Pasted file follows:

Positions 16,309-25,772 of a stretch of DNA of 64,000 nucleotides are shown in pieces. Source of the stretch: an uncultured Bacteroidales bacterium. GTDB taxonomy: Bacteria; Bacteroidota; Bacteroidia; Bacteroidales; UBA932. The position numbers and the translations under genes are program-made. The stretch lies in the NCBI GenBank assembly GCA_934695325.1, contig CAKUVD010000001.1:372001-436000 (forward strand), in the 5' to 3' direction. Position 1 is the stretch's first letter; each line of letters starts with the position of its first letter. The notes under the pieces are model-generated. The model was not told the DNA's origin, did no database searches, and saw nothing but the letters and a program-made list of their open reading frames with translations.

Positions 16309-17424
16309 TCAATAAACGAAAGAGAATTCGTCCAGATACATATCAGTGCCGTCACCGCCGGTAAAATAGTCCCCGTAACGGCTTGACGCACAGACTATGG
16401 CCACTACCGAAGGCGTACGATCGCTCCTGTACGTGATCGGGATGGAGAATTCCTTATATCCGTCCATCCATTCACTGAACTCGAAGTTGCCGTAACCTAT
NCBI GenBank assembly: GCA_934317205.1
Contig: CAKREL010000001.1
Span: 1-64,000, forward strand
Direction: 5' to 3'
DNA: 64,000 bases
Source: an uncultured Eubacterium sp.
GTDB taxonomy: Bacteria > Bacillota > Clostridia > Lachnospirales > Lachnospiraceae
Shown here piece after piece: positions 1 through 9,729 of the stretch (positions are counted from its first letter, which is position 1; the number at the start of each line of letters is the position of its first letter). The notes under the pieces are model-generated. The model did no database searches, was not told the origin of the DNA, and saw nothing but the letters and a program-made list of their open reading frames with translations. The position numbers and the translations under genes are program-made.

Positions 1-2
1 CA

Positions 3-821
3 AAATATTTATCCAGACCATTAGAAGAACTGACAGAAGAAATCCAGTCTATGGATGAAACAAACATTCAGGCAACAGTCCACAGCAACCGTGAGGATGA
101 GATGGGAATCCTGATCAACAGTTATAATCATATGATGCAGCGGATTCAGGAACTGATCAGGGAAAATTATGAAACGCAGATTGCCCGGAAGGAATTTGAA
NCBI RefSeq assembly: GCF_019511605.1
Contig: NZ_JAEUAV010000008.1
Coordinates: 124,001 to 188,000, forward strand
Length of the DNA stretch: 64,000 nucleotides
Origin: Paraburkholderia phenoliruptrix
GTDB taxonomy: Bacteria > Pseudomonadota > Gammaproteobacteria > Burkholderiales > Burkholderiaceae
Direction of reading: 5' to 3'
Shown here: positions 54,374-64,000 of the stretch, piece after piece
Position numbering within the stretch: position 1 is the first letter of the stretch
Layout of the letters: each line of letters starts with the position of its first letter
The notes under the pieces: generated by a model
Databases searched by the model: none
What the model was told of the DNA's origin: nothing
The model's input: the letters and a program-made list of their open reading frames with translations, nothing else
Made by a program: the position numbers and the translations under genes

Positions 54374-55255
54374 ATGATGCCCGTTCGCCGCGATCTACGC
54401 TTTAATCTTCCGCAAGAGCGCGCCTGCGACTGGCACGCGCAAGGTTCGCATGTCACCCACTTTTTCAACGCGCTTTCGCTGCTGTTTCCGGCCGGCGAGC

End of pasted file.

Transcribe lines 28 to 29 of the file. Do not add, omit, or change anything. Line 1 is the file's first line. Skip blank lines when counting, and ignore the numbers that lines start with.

The notes under the pieces: generated by a model
Databases searched by the model: none